Green Economics Primer
Frank de Jong, et al.
[A document issued by the Green Party of Ontario,
Canada, October 2004. Additional authors: Mike Pilling, Kathie
Brosemer, Mike Schiner, Stewart Sinclair, Paul Charbonneau, Doug
Smith, Mark O'Brien, Rob Spring, John Fisher, Scott Vokey, Bill Hulet]
Preamble: There are two types of green economics: subsidy-driven
green economics and market-driven green economics. Greens gravitate to
market economics since it requires less government intervention and is
more politically palatable.
The market was originally theorized by Adam Smith to internalize all
costs in order to be fair and efficient. However, since businesses in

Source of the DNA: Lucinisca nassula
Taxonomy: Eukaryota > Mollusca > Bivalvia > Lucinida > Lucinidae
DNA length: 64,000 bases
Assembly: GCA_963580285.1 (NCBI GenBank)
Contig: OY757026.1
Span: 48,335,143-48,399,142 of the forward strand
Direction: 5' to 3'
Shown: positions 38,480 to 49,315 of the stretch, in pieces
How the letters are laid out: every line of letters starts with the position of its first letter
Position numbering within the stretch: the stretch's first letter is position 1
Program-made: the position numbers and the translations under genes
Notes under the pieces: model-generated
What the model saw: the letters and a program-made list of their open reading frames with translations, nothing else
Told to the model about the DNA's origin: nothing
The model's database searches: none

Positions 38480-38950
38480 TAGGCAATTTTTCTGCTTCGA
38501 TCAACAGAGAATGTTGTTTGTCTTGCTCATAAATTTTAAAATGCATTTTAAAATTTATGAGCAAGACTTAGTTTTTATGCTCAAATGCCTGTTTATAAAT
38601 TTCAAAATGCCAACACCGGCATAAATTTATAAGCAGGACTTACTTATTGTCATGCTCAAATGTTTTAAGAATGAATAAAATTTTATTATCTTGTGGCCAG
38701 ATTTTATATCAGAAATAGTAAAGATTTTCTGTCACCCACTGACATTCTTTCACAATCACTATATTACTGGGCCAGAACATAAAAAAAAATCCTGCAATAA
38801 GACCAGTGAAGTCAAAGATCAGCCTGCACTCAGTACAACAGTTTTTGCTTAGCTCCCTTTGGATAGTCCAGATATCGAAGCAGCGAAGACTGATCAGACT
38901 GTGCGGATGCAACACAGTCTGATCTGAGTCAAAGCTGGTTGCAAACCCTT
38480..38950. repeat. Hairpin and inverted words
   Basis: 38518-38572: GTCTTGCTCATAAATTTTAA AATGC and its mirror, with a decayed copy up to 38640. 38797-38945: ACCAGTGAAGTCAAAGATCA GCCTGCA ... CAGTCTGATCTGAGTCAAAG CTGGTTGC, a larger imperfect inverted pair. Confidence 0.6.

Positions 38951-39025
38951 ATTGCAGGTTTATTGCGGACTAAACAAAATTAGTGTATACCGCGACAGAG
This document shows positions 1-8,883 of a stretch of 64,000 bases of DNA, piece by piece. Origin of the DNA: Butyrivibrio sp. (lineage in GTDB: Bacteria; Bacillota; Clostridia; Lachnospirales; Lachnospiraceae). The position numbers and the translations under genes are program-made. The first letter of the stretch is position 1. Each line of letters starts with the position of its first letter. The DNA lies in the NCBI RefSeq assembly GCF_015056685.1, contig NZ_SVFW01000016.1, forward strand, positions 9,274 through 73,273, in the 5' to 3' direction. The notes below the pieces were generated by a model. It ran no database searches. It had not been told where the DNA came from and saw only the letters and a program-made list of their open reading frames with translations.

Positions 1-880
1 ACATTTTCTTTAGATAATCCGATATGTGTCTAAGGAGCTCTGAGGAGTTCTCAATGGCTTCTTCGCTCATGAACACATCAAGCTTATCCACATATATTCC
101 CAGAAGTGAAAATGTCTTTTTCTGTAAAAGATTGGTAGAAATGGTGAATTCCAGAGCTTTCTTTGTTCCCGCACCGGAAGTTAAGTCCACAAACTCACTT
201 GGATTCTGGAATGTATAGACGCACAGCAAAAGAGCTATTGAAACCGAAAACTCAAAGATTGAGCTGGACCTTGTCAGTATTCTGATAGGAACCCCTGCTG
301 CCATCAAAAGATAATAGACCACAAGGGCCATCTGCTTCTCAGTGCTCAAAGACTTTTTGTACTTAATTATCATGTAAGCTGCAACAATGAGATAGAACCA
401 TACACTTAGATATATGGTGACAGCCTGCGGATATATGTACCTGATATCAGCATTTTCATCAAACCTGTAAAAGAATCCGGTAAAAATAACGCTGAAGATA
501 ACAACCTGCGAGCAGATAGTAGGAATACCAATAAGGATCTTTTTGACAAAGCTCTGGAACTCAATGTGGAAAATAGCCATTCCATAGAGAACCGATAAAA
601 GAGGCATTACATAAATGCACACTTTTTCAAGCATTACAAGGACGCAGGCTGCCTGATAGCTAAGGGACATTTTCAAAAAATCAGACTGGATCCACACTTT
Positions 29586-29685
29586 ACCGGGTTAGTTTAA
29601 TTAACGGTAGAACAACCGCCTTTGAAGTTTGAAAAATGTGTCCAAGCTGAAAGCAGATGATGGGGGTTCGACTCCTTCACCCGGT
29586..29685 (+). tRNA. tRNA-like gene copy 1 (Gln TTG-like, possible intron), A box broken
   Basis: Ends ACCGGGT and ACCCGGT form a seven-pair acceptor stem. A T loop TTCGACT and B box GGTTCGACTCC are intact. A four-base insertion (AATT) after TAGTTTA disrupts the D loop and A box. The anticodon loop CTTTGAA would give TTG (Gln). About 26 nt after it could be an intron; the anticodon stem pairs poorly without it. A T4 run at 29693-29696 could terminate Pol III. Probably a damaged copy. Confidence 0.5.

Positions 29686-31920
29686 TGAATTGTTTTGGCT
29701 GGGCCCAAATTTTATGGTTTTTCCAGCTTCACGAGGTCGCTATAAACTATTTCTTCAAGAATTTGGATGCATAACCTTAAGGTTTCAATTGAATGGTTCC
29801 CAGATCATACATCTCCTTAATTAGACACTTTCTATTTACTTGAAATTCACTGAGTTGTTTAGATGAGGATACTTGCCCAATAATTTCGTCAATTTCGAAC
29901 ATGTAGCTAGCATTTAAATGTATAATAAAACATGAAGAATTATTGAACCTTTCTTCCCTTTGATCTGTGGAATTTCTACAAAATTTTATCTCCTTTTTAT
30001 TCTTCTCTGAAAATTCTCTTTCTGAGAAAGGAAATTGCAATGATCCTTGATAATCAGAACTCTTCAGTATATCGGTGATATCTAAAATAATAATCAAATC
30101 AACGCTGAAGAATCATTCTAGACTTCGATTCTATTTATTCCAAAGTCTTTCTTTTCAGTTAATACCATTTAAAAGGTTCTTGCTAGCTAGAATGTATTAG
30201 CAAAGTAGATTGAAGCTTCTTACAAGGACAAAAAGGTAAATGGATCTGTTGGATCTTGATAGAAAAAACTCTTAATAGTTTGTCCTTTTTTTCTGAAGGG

an industrial economy make money by externalizing costs, the business
lobby has influenced governments to establish policies and set rules
that enable business to externalize costs. This creates social,
economic and ecological inequities and inefficiencies.
Presently the market externalizes most ecological costs onto future
generations, the poor and other species. Greens seek to establish
policies that enable the market to once again reflect all costs. We
would modernize Adam Smith by employing the "green" hand to
establish markets that are transparent and democratic in order to
create a green society with minimal government subsidies or
Government shouldn't participate in the market but only regulate it.
For example, government should not build wind turbines. Rather,
government should eliminate the hidden subsidies for electricity
through full cost pricing, so that businesses and cooperatives will
respond to market indicators by building the turbines without
subsidies. The same goes for transit, organic agriculture, affordable